A random stranger enters a very special workshop in which dolls are made. The dolls are very special too. The stranger wants to become an apprentice there – the only problem? Only family members are allowed in the family business. But the stranger has a good story to tell, and suddenly he’s allowed in – very much to the disapproval of Persephone, the girl who has dreamed of doing just that all her life. And then, all of a sudden, the most valuable possession of the family is stolen…
Does this sound promising or what?! Yes, very much so (if I’m allowed to answer the question myself lol). And it did deliver! This book was one of my most anticipated books of the year, and I’m so thankful to the author and the lovely publishing team at Head of Zeus for my physical arc which will get a special place on my shelves! Read on to find out more about the book, as well as my thoughts!
The Kendrick family have been making world-famous dolls since the early 1800s. But their dolls aren’t coveted for the craftmanship alone. Each one has a specific emotion laid on it by its creator. A magic that can make you feel bucolic bliss or consuming paranoia at a single touch. Though founded by sisters, now only men may know the secrets of the workshop.
Persephone Kendrick longs to break tradition and learn the family craft, and when a handsome stranger arrives claiming doll-making talent and a blood tie to the Kendricks, she sees a chance to grasp all she desires.
But then, one night, the family’s most valuable doll is stolen. Only someone with knowledge of magic could have taken her. Only a Kendrick could have committed this crime…
When we lose an object, we say it’s been taken by the Thief. He’s one of the fae folk and he rides a winged horse. He only returns what we’ve lost when we offer something in exchange…
Making people feel a specific emotion at a single touch, the dolls crafted at the Kendrick family’s doll workshop are something very special. I loved the premise of this book – doesn’t it sound so very magical? And the quote above (which is printed on the cover of my arc) made me sooo curious, as I love myths and fae stories so much.
The story is set on a small island in Oxford, and I loved the kind of contemporary, yet fantastical, and kind of also historical feeling the story conveyed. The characters are nicely shaped, and I immediately connected with some while disliking others (as it should be, I think).
Persephone (I love the name!) was told from a young age that women are too emotional to wield magic, and yet it has always stayed the one thing she wanted to do. Unfortunately, there are two rules in her family: Only a Kendrick can work in the doll workshop, and only men can become sorcerers. However, a long time ago, when Persephone was little, she met her great (great great?) grandmother who did magic. So it can’t be impossible, right?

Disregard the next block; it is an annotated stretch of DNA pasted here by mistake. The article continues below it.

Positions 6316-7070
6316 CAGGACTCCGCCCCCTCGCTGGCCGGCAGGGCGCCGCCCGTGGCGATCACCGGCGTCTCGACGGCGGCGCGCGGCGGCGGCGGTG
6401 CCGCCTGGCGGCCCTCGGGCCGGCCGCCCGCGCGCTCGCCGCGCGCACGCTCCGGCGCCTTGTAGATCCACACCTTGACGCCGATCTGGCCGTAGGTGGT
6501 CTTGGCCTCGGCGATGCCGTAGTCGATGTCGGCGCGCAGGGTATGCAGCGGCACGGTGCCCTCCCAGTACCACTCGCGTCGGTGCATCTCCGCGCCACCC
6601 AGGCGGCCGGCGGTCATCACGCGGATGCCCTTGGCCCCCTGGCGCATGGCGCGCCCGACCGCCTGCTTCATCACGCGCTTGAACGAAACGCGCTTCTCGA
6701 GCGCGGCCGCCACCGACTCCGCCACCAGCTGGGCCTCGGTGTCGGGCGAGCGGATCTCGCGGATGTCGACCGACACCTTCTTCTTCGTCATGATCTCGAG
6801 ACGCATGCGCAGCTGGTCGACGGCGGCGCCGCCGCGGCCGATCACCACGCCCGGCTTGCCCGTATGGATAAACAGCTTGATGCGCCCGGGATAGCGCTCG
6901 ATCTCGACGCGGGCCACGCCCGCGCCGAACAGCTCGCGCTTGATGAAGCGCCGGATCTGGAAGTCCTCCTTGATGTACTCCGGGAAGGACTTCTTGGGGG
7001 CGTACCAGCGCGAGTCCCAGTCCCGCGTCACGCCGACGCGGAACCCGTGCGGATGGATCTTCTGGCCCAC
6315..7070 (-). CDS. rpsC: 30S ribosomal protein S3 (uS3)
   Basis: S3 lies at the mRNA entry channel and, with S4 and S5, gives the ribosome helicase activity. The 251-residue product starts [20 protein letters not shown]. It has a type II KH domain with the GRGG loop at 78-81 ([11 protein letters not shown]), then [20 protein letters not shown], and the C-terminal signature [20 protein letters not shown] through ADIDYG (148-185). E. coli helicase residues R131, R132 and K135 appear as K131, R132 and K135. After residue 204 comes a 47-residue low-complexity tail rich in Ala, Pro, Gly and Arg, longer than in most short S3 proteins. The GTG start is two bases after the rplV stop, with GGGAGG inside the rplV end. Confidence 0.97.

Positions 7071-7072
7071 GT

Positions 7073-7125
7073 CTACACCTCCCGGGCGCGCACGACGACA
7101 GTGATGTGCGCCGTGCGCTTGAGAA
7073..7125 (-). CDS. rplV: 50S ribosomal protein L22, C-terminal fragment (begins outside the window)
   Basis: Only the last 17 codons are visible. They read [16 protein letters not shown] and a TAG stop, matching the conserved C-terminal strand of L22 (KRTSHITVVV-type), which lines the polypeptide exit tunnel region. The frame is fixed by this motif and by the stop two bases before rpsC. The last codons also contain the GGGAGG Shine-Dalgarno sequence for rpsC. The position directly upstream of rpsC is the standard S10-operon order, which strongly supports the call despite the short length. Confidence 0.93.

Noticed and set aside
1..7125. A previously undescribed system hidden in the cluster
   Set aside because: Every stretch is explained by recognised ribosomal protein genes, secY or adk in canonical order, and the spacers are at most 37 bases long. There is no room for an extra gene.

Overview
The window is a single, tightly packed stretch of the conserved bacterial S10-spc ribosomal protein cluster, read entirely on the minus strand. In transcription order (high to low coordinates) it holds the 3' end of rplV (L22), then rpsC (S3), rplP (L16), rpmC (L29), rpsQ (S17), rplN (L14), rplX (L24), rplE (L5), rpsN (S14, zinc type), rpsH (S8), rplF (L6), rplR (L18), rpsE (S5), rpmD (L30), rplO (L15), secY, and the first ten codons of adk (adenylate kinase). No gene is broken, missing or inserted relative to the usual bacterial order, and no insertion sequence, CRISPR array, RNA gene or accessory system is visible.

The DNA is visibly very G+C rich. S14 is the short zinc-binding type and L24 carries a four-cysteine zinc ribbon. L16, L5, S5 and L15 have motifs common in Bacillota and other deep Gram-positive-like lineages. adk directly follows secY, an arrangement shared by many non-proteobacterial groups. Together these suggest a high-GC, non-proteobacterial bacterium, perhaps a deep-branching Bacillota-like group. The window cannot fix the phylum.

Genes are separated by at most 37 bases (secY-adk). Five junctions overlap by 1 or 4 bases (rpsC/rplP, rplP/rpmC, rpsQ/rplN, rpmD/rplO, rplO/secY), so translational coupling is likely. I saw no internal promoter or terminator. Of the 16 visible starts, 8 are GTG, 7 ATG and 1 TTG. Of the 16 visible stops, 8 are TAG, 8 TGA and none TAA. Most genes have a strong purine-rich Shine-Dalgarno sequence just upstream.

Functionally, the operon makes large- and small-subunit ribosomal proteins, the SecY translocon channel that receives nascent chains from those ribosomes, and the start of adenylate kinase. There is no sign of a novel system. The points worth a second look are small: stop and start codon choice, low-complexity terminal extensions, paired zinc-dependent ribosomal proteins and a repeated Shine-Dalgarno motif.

My love for myths and folklore was definitely satisfied here, as we get lots of references to changelings, the fae folk (as the characters magic is supposedly be linked to them). But not only that, also the families (Kendrick, Botham, Jackson, and later also Ramsay) which are in the foreground here have tales and myths interwoven in their own history, and I loved reading about them.
What I probably loved most about the book though was that it served as a kind of coming-of-age for Persephone. She becomes sort of a heroine for the other females in her family, as most of them are bound to more traditional roles (since only men are allowed to work in the workshop and do magic, the women are confined to the roles of sales ladies in the shop).
Even though I found the fact that the story is set in modern times very interesting, I think it would have worked better if it was set in the past. I feel like the protected kind of sorcery that is only meant for men – as well as the traditional distribution of roles – would have seemed more believable.
However, this tale of magical realism is absolutely beautifully written, has a great set of characters and an interesting mystery at its heart. I would recommend it to lovers of fantasy, mythology, and folklore – you will not be disappointed!
4.5 stars from me, and I can’t wait to read more by Kate Mascarenhas!
Thank you all so much for reading!
Beautifully written work of magical realism!
3 thoughts on “#BlogTour Book Review: The Thief on the Winged Horse by Kate Mascarenhas”
This book is going on the tbr list! Great title. Thanks for the review!
Thank you so much!! It’s a really great book!